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Guests of the Sheik, Elizabeth Warnock Fernea.

April 3, 2016

Guests of the Sheik: Ethnography of an Iraqi Village, Elizabeth Warnock Fernea.  Anchor/Doubleday, 1989.  (First published 1969) 

 4 stars

An excellent account of Muslim women by an American woman who stayed for two-years in the 1950s in a tiny, traditional village where she and her husband were conducting anthropological research.

Elizabeth Fernea (1927-2008) was a young bride when she accompanied her husband in 1956 to an isolated village in southern Iraq where he was conducting research for his doctoral dissertation.  Activities in the village were sharply divided along gender lines, and she made friends with the women and kept careful notes about their activities and attitudes.  A warm and sympathetic listener, she gives us an unusually clear account of what life was like for them as they existed on the edge of modernization.  Fernea went on to become one of the first scholars to focus on women in the Middle East. She and her husband lived in other parts of the region and returned to the United States to both be part of the faculty of the Center for Middle Eastern Studies at the University of Texas, where she also served as Director of Women’s Studies.  She has written other books and directed films in her attempts to explain women from different cultures to each other.

In Guests of the Sheik, readers are brought inside polygamous marriages and shown the daily struggles and joys within them.  We see the negotiations around marriage and why the women believe that any marriage is better than remaining single and isolated.  Because the village is Shiite, we learn the particular rituals of grief which they practice, separately as women led by a women mullah.  Yet Fernea was aware of how shallow her knowledge of the Iraqi women was:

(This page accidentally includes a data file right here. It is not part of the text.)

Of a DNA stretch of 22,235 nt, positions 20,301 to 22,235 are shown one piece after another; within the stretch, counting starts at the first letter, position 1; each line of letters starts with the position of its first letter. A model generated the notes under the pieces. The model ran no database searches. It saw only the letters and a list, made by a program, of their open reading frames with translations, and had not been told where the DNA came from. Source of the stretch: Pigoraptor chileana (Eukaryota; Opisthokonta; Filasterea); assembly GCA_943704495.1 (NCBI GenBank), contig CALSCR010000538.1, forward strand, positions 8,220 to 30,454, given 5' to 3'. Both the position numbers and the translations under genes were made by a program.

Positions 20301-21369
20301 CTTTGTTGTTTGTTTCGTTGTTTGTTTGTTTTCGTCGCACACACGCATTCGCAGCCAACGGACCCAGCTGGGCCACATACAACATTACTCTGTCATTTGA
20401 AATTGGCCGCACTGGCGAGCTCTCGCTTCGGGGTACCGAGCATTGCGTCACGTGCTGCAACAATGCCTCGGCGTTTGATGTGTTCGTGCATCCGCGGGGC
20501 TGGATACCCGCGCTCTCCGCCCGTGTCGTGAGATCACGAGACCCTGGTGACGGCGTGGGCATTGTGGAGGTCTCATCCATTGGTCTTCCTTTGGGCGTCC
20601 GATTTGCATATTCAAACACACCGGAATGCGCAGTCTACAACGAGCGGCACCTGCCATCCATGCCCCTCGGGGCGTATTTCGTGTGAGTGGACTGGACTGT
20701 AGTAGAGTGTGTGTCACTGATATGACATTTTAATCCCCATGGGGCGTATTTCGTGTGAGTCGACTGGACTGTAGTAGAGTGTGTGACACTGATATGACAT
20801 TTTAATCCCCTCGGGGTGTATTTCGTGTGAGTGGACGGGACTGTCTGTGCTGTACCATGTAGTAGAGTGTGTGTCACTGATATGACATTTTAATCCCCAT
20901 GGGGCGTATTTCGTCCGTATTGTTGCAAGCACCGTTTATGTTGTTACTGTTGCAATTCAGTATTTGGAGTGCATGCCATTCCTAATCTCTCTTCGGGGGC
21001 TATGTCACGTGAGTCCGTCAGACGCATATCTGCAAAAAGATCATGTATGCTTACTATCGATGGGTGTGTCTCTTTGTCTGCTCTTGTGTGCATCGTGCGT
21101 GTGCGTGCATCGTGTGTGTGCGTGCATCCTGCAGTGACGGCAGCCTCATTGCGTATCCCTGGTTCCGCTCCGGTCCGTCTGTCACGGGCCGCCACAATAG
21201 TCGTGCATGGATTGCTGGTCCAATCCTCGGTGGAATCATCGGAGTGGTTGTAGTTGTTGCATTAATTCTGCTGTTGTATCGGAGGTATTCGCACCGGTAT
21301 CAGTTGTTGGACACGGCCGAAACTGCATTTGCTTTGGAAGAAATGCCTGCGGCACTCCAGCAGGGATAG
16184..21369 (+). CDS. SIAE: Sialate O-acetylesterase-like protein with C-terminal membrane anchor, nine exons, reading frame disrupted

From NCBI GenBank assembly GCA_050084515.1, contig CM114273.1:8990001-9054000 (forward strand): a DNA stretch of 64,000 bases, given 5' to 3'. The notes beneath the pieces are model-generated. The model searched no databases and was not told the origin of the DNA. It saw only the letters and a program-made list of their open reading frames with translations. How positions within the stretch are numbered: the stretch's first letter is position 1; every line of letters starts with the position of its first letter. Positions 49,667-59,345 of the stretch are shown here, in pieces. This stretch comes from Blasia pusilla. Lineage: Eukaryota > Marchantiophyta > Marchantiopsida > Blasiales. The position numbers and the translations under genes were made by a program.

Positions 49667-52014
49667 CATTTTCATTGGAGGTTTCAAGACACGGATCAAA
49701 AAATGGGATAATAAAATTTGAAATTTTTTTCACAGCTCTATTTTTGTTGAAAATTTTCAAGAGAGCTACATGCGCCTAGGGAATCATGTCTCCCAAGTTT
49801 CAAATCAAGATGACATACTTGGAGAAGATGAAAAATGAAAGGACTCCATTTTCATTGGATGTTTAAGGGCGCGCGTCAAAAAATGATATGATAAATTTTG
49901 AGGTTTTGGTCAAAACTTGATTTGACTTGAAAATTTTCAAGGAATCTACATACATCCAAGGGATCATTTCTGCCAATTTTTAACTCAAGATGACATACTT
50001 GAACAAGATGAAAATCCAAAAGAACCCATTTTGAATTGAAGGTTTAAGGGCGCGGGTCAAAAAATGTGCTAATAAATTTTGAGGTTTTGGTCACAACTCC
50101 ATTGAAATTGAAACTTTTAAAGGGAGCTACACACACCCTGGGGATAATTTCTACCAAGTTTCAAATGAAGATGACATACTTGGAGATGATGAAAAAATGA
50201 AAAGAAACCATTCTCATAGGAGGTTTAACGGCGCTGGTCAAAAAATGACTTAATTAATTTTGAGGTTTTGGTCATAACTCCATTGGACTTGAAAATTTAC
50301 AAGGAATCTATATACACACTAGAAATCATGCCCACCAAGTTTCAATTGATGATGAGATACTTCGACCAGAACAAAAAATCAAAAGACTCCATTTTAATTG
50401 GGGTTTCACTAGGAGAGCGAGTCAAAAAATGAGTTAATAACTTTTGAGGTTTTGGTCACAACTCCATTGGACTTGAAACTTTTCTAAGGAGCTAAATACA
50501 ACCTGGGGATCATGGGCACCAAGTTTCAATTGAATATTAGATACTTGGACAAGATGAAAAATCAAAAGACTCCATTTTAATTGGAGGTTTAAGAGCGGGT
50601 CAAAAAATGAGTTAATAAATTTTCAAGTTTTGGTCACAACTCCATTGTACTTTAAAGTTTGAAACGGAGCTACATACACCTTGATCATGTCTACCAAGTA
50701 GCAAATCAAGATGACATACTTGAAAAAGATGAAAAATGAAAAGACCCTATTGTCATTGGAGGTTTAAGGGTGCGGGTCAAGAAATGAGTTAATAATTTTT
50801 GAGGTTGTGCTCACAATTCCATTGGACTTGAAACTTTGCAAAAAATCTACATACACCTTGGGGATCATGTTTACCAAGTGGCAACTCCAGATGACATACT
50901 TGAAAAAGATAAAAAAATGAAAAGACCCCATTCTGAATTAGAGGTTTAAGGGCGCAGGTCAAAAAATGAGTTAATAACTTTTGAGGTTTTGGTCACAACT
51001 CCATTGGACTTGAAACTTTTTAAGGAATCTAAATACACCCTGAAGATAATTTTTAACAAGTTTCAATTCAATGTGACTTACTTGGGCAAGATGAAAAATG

How little I really knew about the society in which I was living!  During the year I had made friends, I had listened and talked and learned, I thought a great deal, but the pattern of custom and tradition which governed the lives of my friends was far more subtle and complex than I had imagined.  It was like the old image of the iceberg, the small, easily recognizable face on the surface of the water giving no idea of the size or shape or texture of what lies beneath.

She realized that her Iraqi friends did not desire her own way of life.  She had no children, was too thin, and could barely cook rice.  But they accepted her into a culture that was dramatically unlike her own.

I have no idea the degree to which Iraqi women still live as they did when Fernea stayed with them almost fifty years ago.  What is clear is that she describes patterns from which present-day Iraqis have come.  She has done so with grace and appropriate humility.  She has given us all valuable insight and information about the seldom-understood topic of Muslim women.  And her book is a delight to read.

I enthusiastically encourage other readers to read Guests of the Sheik.  I hope I can find some of her other books.

 

2 Comments leave one →
  1. April 3, 2016 6:18 pm

    It would be fascinating to have a modern day version of this to see if things have changed much

  2. April 4, 2016 10:07 am

    It is difficult to put ourselves in the situation of these women. Yet, the attitudes, even of 50 years ago, must still effect the thinking of that regioin. We need to understand and I am grateful to those whose writing helps us do so. Pat.

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